Live and Local: Sunny Sweeney
Charismatic country singer leaves the Stubb’s crowd in stitches
When Sunny Sweeney moved to Austin in 1996, the country singer toted the whole package – songs, charisma, East Texas twang, interpretive smarts. The Longview native lit up Burnet Road's Poodle Dog Lounge like Urban Cowboy. Only thing missing: Nashville branding. Saturday night inside Stubb's, all that remained true, but in different measures.
As demonstrated by Sweeney's fourth LP, March's Trophy, she's at peak fertility compositionally ("Bottle by My Bed"), her taste in material is impeccable (Chris Wall's "I Feel Like Hank Williams Tonight"), and album cameos include megastars such as Trisha Yearwood ("Pass the Pain"). That native drawl also now covers more ground than I-10. Beginning with "Better Bad Idea," a bar come-on from Texas to Tennessee, which lubricated Mickey Newbury burner "Why You Been Gone So Long" and then her own George Strait-worthy anthem, "Nothing Wrong With Texas," Sweeney cracked open the 90-minute set with a song that in another performer's mitts would devolve into sheer novelty.
"My mom hates this song," acknowledged its co-author, looking up at her parents in the balcony. "She says, 'I wish that song would die.'" Not so the bro contingent. "That's the shit," cracked Sweeney in her best drunken dude slur.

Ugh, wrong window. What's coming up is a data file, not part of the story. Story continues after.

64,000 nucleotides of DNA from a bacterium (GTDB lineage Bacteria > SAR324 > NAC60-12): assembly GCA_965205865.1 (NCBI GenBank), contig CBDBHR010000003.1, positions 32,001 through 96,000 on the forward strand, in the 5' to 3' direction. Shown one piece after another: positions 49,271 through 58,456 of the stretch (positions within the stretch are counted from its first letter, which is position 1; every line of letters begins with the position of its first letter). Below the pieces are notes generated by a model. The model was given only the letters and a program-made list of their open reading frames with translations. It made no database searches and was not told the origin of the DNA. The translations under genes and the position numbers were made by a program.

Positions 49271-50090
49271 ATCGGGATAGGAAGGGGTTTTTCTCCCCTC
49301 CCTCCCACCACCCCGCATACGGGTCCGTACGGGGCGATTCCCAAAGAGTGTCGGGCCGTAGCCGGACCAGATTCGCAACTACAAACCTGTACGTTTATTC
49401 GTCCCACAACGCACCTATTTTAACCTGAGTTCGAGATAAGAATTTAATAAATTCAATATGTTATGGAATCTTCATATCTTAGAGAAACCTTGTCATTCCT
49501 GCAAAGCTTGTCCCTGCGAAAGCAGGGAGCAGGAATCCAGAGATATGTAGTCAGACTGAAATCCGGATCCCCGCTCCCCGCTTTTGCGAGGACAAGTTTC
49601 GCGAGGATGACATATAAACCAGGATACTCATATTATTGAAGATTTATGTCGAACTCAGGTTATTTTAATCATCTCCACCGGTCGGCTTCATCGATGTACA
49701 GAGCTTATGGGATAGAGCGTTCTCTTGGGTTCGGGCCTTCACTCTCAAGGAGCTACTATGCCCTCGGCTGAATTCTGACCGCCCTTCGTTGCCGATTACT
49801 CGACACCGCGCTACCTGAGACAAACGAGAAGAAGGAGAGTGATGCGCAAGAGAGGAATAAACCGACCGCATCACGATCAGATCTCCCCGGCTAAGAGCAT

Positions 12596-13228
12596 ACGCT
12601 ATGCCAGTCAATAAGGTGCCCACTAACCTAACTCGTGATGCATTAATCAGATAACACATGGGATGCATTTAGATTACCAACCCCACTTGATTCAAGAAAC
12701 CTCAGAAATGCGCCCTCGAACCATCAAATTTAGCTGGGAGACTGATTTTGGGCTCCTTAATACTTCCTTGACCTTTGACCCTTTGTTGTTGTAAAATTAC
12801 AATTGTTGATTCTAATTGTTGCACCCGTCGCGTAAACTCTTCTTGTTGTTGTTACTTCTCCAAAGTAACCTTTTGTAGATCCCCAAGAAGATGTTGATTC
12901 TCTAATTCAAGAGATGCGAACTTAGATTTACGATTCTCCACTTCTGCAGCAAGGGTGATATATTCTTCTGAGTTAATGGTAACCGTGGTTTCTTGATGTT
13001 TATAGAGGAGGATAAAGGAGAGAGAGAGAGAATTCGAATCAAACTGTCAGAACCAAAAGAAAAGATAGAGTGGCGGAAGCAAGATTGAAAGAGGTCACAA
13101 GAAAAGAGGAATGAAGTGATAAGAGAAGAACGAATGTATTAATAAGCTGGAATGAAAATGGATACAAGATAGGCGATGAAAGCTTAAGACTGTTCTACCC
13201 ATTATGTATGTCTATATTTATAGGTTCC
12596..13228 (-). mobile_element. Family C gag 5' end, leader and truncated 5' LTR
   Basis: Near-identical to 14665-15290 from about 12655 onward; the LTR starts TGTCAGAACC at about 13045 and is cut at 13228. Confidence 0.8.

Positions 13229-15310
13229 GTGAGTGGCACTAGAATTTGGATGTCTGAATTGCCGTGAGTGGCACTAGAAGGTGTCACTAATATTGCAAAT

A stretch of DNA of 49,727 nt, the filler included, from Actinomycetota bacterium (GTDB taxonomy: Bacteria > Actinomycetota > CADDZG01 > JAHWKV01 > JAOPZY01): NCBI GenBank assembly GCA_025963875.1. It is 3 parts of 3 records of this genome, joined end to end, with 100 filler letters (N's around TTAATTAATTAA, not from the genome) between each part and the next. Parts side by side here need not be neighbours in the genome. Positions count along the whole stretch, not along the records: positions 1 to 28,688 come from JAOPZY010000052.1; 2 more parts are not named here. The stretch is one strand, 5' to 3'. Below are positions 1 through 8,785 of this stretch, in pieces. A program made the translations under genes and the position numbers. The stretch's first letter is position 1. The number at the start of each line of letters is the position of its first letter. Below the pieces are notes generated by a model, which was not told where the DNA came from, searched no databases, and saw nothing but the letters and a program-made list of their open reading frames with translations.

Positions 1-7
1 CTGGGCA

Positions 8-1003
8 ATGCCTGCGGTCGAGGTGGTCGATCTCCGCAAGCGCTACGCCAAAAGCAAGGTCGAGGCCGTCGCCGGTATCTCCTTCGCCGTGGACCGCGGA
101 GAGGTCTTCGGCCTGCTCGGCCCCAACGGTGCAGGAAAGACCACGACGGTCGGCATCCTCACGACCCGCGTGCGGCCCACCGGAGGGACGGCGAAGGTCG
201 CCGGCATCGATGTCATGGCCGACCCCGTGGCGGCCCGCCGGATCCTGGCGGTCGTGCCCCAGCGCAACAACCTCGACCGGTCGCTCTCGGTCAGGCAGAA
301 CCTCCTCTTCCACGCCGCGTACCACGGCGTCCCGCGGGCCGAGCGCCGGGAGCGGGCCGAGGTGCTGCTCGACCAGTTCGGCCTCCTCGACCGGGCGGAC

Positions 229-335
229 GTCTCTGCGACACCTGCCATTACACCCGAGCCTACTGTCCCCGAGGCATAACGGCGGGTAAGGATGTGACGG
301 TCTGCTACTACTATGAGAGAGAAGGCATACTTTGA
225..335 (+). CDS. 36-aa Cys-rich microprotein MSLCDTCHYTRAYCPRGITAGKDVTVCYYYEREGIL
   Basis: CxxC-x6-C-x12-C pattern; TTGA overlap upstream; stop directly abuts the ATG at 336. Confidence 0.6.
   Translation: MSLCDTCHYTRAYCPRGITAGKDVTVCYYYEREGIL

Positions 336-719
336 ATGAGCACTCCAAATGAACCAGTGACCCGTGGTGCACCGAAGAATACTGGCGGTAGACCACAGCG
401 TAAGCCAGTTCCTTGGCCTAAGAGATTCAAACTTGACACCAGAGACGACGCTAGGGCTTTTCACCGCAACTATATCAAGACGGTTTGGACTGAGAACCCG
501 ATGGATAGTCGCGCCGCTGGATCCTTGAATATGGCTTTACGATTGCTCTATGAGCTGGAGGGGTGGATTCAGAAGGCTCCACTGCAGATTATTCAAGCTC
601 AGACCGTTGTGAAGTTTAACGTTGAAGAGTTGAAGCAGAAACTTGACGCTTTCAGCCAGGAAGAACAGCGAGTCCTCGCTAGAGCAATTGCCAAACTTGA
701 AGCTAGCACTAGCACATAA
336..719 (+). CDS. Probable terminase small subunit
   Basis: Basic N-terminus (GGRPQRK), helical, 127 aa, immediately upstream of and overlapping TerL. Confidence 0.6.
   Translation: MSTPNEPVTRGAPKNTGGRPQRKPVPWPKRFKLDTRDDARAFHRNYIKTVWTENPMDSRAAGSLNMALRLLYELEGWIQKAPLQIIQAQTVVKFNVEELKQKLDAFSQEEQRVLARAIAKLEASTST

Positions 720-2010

Indeed, "Whiskey Richard" proved a hit among the crowd, men nearly spitting out their Lone Star at the ribald double entendres and their better halves whooping along to distilled spirits-induced erectile dysfunction. From that point on, Sweeney owned the full house. Harley Husbands' guitar growled fiercely rottweiler, Bonnie Whitmore romanced her bass, and Craig Bagby scooted and booted one tune ("If I Could") in both fast and slow versions.
A shot of classic rock (Fleetwood Mac's "Say You Love Me"), back-to-back Waylon Jennings ("Are You Sure Hank Done It This Way") and Johnny Cash ("Folsom Prison Blues"), and five shots of tequila, including one for the volunteer cowbell stand-in whose birthday it just happened to be (Roxy), drove home a performance worthy of the Grand Ole Opry.